Thursday, July 28, 2011

Who Is In Worse Shape – the United States or Europe?

Amplify’d from
Who Is In Worse Shape – the United States or Europe?
If economic performance is in part a beauty pageant, as John Maynard Keynes suggested, both the U.S. and Europe seem to be competing hard this summer for last place.  If anything, based on the latest flow of news coverage, Europe might seem to be experiencing something of a resurgence – last week the eurozone agreed on a big deal involving mutual support and limiting the fallout from Greece’s debt problems.  In contrast, the U.S. this week seems to be completely mired in a political stalemate that becomes more complex and confused at every turn.

But rhetoric masks the reality on both sides of the Atlantic.  The eurozone still faces an immediate crisis – the can was kicked down the road last week, but not far.  The United States, on the other hand, is in much better shape over the next decade than you might think listening to politicians of any stripe.  The American problems loom in the decades that follow 2021 – the good news is that there is still plenty of time to sort these out; the bad news is that almost no one is currently talking about the real issues.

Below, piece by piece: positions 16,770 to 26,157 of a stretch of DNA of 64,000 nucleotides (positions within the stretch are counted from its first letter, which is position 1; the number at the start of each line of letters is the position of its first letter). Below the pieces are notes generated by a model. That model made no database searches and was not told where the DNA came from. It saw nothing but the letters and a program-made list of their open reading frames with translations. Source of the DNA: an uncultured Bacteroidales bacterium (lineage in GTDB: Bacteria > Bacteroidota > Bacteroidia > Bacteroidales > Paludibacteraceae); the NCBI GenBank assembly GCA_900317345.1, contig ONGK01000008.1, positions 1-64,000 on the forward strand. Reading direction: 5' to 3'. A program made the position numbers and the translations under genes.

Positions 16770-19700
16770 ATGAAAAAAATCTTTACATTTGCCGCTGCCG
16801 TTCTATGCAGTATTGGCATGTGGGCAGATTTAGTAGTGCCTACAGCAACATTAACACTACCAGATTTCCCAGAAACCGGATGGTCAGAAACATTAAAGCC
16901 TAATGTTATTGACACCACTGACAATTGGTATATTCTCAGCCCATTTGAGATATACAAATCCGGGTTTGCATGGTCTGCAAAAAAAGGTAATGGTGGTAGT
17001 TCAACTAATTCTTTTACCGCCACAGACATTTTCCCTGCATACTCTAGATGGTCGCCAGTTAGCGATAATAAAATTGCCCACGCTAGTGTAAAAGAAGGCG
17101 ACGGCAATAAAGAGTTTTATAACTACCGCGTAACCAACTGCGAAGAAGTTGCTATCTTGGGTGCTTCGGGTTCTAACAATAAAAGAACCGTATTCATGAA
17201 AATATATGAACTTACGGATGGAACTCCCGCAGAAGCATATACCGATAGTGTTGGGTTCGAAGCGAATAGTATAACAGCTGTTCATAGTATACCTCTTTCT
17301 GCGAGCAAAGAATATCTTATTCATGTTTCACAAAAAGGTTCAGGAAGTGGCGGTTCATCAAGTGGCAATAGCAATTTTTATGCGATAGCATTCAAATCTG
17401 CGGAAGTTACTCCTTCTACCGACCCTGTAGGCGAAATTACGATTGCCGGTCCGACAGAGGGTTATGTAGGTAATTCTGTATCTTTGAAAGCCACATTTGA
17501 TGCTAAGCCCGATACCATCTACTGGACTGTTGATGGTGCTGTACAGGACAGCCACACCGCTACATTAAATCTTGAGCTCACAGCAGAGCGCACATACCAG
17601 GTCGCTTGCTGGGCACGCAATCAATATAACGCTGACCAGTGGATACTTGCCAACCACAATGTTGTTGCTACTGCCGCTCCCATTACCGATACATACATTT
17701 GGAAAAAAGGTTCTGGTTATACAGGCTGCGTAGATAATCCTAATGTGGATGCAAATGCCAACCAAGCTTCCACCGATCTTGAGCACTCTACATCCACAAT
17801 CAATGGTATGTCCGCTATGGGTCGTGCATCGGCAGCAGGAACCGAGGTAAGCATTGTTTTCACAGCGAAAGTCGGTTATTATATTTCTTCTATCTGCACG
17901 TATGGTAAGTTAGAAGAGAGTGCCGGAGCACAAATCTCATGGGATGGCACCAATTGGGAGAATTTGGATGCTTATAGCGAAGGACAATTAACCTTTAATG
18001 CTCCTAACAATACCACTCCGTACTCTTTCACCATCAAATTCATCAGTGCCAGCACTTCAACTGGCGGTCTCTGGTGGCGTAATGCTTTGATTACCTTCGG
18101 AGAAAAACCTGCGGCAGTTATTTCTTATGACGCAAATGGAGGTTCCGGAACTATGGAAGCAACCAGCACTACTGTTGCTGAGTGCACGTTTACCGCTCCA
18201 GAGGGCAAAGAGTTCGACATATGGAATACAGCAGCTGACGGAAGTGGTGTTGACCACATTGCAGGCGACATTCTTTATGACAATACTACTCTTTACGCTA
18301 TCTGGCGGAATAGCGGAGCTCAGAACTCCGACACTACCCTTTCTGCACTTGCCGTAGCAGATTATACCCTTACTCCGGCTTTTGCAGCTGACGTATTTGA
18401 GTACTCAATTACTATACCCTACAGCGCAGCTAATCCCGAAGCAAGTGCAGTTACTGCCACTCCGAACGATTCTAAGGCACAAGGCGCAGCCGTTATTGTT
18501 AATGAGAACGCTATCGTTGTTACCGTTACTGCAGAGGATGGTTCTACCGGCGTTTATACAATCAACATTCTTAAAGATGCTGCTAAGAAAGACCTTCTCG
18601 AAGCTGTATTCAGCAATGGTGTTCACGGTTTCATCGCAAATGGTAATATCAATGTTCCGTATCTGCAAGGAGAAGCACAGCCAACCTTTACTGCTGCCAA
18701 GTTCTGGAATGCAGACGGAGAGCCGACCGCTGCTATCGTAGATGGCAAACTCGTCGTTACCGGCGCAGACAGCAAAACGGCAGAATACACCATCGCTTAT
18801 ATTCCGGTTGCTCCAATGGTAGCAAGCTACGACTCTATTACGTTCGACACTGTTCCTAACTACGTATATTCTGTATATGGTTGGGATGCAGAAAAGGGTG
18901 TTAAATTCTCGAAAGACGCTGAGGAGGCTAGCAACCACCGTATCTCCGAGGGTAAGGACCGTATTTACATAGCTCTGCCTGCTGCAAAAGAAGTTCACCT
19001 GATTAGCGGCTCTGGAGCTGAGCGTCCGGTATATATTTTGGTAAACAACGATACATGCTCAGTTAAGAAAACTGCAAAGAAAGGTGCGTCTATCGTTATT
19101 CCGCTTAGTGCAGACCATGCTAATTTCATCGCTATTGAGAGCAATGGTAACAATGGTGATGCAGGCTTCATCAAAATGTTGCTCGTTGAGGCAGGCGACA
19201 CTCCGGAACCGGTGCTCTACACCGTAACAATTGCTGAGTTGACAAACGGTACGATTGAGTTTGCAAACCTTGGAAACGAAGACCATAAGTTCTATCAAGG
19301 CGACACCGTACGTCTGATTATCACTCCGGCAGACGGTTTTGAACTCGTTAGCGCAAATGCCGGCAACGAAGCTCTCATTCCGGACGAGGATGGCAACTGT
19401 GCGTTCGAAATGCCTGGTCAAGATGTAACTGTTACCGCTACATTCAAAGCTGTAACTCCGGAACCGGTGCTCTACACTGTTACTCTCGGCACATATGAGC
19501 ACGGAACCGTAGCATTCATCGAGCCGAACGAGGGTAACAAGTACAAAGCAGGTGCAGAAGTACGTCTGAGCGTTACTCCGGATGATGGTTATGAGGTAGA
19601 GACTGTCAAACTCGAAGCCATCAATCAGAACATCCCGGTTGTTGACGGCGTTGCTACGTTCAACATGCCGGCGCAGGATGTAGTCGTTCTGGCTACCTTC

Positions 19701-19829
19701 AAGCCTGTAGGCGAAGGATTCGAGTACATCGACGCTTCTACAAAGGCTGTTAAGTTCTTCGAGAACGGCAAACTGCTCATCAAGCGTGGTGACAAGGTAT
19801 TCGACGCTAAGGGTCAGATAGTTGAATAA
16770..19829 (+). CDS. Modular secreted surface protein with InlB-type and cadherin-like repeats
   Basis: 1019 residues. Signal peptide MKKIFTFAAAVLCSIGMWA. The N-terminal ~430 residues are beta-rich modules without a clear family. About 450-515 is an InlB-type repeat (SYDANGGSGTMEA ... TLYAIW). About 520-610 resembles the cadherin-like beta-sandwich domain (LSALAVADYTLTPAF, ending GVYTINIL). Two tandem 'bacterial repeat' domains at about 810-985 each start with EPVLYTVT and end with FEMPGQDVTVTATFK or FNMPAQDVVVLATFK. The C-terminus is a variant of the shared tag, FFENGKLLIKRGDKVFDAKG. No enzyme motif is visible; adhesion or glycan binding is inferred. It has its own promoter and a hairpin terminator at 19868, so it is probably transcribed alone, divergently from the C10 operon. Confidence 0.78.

In a policy paper released by the Peterson Institute for International Economics last Thursday, Peter Boone and I went through the details on the eurozone crisis, including how this common currency area got itself into such deep trouble – and what exactly are the likely scenarios now (you can also see the discussion and contrasting views at the launch here).
In our assessment, the issue is lack of effective governance within the eurozone.  Governments had an incentive to run reckless policy – either in terms of budget deficits (Greece), out-of-control banks (Ireland), or refusing to create an economic structure that would support growth (Portugal).  These policies were financed by loans from other countries, particularly within the eurozone, because there was a widely shared perception that if any country were to get into trouble, it would be bailed out by deep-pocketed neighbors (Germany).